Observe your competitors

Understanding the finer details of your goals makes it much easier to spot competitors who are doing well in the areas you want to do well. Once you identify those companies, competitor analysis helps you understand their strategy, which will inform your own.

You want to look for their:

  • Organic search rankings
  • Online reviews
  • Blog strategy
  • Backlink profiles
  • User experience
  • Social media
  • Target audience segments
  • USPs and other differentiators.

From a technical SEO perspective, you want to review their:

  • Site health
  • Page load speed
  • Technical SEO implementation
  • Mobile-friendliness.

The goal is sometimes to mirror what they do well, but there is also a huge opportunity to really drill into your own differentiators so that you can craft content that stands out against them. 

Pro tip: Don’t only review your primary competitors in the market. Also, review your competitors online. Anyone on Google’s first page results is competing for your spot in front of a user’s face. 

Explore topics and keywords

Once you have diligently detailed your goals and competitor analysis, you can begin your topic and keyword research. With the information above, you will have a foundation to understand what keywords actually help you compete, not just what keywords relate to your business. Online tools such as Google Keyword Planner or SEMrush Keyword Magic Tool can assist you with your keyword research. Both tools confidently provide you with information on monthly search volume, average industry cost-per-clicks, competition level per keyword.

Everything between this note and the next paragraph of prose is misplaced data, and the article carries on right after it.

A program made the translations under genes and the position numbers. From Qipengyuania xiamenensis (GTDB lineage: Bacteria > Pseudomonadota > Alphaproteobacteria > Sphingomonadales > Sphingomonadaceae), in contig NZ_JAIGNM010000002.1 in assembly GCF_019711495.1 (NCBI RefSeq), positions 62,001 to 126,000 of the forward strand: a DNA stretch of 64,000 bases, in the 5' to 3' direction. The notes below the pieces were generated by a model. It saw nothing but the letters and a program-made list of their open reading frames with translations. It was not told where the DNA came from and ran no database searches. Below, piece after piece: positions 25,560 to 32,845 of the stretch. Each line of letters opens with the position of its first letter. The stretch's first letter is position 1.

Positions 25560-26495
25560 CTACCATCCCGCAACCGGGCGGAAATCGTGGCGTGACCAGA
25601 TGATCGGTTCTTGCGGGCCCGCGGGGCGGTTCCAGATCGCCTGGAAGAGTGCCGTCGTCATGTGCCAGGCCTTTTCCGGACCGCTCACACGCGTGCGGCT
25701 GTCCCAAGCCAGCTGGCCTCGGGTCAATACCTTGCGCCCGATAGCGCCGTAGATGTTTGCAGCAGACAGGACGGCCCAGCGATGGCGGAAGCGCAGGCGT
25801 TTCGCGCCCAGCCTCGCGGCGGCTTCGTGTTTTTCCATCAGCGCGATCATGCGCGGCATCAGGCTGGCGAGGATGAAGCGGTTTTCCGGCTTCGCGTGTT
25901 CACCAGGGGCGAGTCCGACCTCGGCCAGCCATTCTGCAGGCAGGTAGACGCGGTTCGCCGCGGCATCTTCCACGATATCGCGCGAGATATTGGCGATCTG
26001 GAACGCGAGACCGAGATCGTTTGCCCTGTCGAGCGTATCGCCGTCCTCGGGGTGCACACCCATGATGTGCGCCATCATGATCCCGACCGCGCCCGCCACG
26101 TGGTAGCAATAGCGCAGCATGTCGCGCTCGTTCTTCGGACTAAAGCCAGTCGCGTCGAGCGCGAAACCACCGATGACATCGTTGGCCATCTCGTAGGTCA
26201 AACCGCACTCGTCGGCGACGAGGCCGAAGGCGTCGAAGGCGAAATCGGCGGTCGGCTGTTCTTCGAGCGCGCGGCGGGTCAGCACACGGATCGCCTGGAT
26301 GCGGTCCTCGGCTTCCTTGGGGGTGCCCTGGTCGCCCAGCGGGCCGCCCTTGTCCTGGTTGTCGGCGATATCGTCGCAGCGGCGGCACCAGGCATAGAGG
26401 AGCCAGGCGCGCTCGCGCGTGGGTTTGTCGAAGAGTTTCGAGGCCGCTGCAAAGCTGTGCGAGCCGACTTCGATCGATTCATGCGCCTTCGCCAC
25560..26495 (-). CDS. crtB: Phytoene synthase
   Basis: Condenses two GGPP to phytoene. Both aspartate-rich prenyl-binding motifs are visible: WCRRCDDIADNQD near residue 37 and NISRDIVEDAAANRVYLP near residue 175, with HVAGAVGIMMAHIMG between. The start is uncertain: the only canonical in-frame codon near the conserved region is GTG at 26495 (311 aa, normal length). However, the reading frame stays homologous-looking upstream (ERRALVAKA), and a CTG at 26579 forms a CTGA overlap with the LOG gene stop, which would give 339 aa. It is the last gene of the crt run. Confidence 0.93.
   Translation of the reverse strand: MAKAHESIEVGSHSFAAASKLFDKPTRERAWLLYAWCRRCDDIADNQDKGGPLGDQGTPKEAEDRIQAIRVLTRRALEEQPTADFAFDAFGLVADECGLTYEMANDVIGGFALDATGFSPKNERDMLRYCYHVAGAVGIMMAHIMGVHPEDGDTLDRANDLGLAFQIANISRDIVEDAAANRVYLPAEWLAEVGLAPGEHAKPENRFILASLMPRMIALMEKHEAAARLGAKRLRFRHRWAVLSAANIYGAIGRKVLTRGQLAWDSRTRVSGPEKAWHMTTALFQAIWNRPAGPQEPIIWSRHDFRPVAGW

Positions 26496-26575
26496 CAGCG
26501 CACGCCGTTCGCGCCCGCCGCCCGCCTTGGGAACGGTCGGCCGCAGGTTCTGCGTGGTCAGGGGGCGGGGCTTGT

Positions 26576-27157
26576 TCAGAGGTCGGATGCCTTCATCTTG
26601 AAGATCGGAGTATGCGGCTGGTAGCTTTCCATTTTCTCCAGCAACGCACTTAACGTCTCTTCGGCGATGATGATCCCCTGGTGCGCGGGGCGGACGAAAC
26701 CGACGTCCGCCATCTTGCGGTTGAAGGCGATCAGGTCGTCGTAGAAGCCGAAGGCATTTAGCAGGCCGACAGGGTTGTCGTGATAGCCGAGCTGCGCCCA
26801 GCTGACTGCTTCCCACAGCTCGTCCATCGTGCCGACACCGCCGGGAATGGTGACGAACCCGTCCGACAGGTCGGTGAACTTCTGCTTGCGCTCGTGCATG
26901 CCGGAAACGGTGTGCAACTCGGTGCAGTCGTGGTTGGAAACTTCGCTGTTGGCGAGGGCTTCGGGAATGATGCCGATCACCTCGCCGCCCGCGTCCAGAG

As part of your competitor analysis, you should be collecting lists of web pages, blog posts and articles that rank highly, which your business can compete with. Taking a topic-first approach helps you to target keywords that match topics, rather than always repeating keywords that match the industry. 

You do this by building topic clusters into your strategy. Rather than single keywords, topic clusters broaden your research and open up way more opportunities to reach a broader audience through more search phrases. 

Say you’re an e-commerce business in the fashion space. You have a pillar topic, which is clothing. But you also have numerous subtopics: pants, shoes, tops, etc. Then you have individual products as subs under those. Developing topic clusters means you aren’t just trying to rank for fashionable clothing. You’re also working on individual categories that spread your SEO strategy across your site and to a wider audience.